Some environmental problems still plague the lake. Steel mills are visible along the Indiana shoreline, and the pollution caused by these mills is believed to contribute to the color of sunsets. Also, the Chicago Tribune reported that BP is a major polluter, dumping thousands of pounds of ammonia and raw sludge into Lake Michigan every day from its Whiting, Indianamarker, oil refinery.

The Chicago skyline can be seen from the Indiana shore and lower Michigan (on a clear day), but when standing on the beaches in Wisconsin and Illinois it is impossible to see across the lake, providing a view similar to that of the ocean. A view across the lake is possible from many buildings in Chicago. It is possible from some of the taller buildings in Chicago to clearly make out points in Indiana and Michigan such as the NIPSCO (Northern Indiana Public Service Company) cooling tower of its power plant in Michigan City, Indiana.

The Great Lakes Circle Tour is a designated scenic road system connecting all of the Great Lakes and the St. Lawrence River.

Car ferries

300 px
can cross Lake Michigan by the SS Badger, a ferry that runs from Manitowoc, Wisconsinmarker, to Ludington, Michiganmarker. The Lake Express, established in 2004, carries motorists across the lake between Milwaukee, Wisconsinmarker, and Muskegon, Michiganmarker.

Islands



Parks

The National Park Service maintains the Sleeping Bear Dunes National Lakeshoremarker and Indiana Dunes National Lakeshoremarker. Parts of the shoreline are within the Hiawatha National Forest and the Manistee National Forest. The Manistee National Forest section of the shoreline includes the Nordhouse Dunes Wildernessmarker. The Lake Michigan division of the Michigan Islands National Wildlife Refuge is also within the lake.

There are numerous state parks located on the shores of the lake or on islands within the lake. A partial list follows.
Saugatuck Dunes State Park


Lighthouses



Hydrology

The Milwaukee Reef, running under Lake Michigan from Milwaukeemarker to a point between Grand Havenmarker and Muskegonmarker, divides the lake into northern and southern pools. Each pool has a clockwise flow of water, deriving from rivers, winds, and the Coriolis effect. Prevailing westerly winds tend to move the surface water toward the east, producing a moderating effect on the climate of western Michigan. There is a mean difference in summer temperatures of 5 to 10 degrees between the Wisconsin and Michigan shores.

Hydrologically Michigan and Huron are the same body of water (sometimes called Lake Michigan-Huron), but are geographically distinct. Counted together, it is the largest fresh water body in the world by surface area. The Mackinac Bridgemarker is generally considered the dividing line between them. Both lakes are part of the Great Lakes Waterway. In earlier maps of the region, the name Lake Illinois has been found in place of "Michigan".

Historic High WaterThe lake fluctuates from month to month with the highest lake levels in October and November. The normal highwater mark is above datum (577.5 ft or 176.0 meters). In the summer of 1986, Lakes Michigan and Huron reached their highest level at above datum.Monthly bulletin of Lake Levels for The Great Lakes; September 2009; US Army Corps of Engineers, Detroit District The high water records began in February 1986 and lasted through the year, ending with January 1987. Water levels ranged from to above Chart Datum.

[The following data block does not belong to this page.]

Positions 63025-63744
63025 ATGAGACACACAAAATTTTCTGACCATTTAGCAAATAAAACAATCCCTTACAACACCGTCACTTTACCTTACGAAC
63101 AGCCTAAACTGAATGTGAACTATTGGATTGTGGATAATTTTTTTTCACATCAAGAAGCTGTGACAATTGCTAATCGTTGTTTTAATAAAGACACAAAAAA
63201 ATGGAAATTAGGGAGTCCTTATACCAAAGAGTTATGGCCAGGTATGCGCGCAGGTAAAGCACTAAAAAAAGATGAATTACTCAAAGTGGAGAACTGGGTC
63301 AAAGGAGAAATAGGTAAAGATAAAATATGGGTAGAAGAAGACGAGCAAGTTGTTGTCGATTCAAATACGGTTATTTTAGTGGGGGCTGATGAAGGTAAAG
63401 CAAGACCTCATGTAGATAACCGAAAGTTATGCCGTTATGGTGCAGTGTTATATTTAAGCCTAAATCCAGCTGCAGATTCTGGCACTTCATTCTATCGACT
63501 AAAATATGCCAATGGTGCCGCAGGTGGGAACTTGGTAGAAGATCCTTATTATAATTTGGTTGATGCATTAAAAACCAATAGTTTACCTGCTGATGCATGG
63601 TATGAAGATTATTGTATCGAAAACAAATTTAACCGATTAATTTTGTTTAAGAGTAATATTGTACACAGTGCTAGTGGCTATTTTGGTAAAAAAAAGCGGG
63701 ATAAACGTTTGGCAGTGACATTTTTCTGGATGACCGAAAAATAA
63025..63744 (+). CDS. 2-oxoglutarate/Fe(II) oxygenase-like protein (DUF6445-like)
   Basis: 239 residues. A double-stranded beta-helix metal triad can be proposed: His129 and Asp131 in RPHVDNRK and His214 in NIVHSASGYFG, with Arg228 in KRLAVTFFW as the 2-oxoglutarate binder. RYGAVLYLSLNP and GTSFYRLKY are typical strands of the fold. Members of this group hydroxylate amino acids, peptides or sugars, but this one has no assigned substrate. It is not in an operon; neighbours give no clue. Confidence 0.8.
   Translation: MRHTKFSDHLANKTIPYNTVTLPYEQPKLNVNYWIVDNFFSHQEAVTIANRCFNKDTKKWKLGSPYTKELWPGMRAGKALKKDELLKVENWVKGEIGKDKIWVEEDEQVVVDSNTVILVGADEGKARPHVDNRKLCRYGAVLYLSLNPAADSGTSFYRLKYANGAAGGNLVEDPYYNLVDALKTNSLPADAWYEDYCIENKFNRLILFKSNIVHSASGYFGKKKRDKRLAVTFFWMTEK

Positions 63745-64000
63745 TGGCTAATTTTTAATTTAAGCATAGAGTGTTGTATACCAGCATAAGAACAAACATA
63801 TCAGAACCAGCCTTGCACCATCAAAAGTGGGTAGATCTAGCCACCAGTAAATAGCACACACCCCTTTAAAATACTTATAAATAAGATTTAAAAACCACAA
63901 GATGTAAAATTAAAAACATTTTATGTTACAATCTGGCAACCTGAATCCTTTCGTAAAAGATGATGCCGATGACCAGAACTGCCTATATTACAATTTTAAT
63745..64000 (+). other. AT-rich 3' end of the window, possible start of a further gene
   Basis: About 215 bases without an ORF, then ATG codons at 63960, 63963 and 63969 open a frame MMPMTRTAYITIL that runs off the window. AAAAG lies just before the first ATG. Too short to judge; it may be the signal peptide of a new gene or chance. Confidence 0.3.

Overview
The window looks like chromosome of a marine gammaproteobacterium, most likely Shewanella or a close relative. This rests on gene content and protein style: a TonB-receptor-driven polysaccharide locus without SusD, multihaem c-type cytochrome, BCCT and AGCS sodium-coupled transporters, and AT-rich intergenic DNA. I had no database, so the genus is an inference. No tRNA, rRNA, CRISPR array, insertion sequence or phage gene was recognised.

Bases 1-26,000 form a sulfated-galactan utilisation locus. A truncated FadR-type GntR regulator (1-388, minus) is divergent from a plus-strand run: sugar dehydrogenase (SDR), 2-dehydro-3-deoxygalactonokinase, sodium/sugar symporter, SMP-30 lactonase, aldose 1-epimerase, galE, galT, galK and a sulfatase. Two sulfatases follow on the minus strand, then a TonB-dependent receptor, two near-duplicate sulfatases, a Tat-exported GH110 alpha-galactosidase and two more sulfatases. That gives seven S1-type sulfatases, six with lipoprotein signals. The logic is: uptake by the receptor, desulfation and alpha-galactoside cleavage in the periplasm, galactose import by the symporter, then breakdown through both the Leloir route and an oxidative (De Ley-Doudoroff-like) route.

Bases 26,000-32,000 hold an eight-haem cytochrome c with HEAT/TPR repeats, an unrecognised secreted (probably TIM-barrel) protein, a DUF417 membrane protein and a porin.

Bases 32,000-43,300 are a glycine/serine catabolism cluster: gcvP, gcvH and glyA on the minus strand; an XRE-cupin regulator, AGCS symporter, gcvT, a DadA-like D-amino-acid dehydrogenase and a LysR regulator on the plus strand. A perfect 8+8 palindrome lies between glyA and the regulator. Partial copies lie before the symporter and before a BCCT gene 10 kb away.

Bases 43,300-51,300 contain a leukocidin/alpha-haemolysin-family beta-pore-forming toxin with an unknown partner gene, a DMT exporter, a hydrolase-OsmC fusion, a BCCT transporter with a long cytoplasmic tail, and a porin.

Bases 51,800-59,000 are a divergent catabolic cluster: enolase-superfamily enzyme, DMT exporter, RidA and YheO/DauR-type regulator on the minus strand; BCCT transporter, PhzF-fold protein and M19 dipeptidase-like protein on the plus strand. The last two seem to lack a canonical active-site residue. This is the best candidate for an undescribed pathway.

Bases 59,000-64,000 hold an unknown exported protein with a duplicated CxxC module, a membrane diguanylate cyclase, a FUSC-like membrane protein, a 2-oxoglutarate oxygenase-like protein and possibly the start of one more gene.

Historic Low WaterLake levels tend to be the lowest in winter. The normal lowwater mark is below datum (577.5 ft or 176.0 meters). In the winter of 1964, Lakes Michigan and Huron reached their lowest level at below datum. As with the highwater records, monthly low water records were set each month from February 1964 through January 1965. During this twelve month period water levels ranged from to below Chart Datum.

Ecology

Lake Michigan is home to a variety of species of fish and other organisms. It was originally home to lake trout, yellow perch, panfish, largemouth bass, smallmouth bass, carp, bowfin, as well as some species of catfish. In recent years overfishing has caused a decline in lake trout, ultimately causing an increase in the alewife population. As a result, coho and chinook salmon were introduced as a predator of alewives to decrease the alewife population. This program was so successful that the salmon population exploded, and the states surrounding Lake Michigan promoted Salmon Snagging. This practice has since been made illegal in all of the great lakes states with the exception of a limited season in Illinois. Lake Michigan is now being stocked with several species of fish. However, several invader species introduced, such as lampreys and mussels, threaten the vitality of fish populations.

See also

Great Lakes in General



Notes

  1. http://www.great-lakes.net/lakes/michigan.html#overview
  2. Wikipedia - Lake Superior
  3. Wikipedia - Lake Huron
  4. Bogue, Margaret Beattie (1985). Around the Shores of Lake Michigan: A Guide to Historic Sites, pp. 7-13. University of Wisconsin Press. ISBN 0299100049.
  5. Bogue (1985), pp. 14-16.
  6. Shelak, Benjamin J. (2003). Shipwrecks of Lake Michigan p. 3. Big Earth Publishing. ISBN 1931599211.
  7. Shelak (2003), p. 85.
  8. Hilton, George Woodman (2002). Lake Michigan Passenger Steamers, pp. 3-5. Stanford University Press. ISBN 0804742405.
  9. Register - New
  10. Great Lakes Circle Tour.


Further reading

  • Hyde, Charles K., and Ann and John Mahan. The Northern Lights: Lighthouses of the Upper Great Lakes. Detroit: Wayne State University Press, 1995. ISBN 0814325548 ISBN 9780814325544.
  • Oleszewski, Wes, Great Lakes Lighthouses, American and Canadian: A Comprehensive Directory/Guide to Great Lakes Lighthouses, (Gwinn, Michigan: Avery Color Studios, Inc., 1998) ISBN 0-932212-98-0.
  • Penrod, John, Lighthouses of Michigan, (Berrien Center, Michigan: Penrod/Hiawatha, 1998) ISBN 9780942618785 ISBN 9781893624238
  • Penrose, Laurie and Bill, A Traveler’s Guide to 116 Michigan Lighthouses (Petoskey, Michigan: Friede Publications, 1999). ISBN 0923756035 ISBN 9780923756031
  • Wagner, John L., Michigan Lighthouses: An Aerial Photographic Perspective, (East Lansing, Michigan: John L. Wagner, 1998) ISBN 1880311011 ISBN 9781880311011
  • Wright, Larry and Wright, Patricia, Great Lakes Lighthouses Encyclopedia Hardback (Erin: Boston Mills Press, 2006) ISBN 1550463993


External links

Lighthouses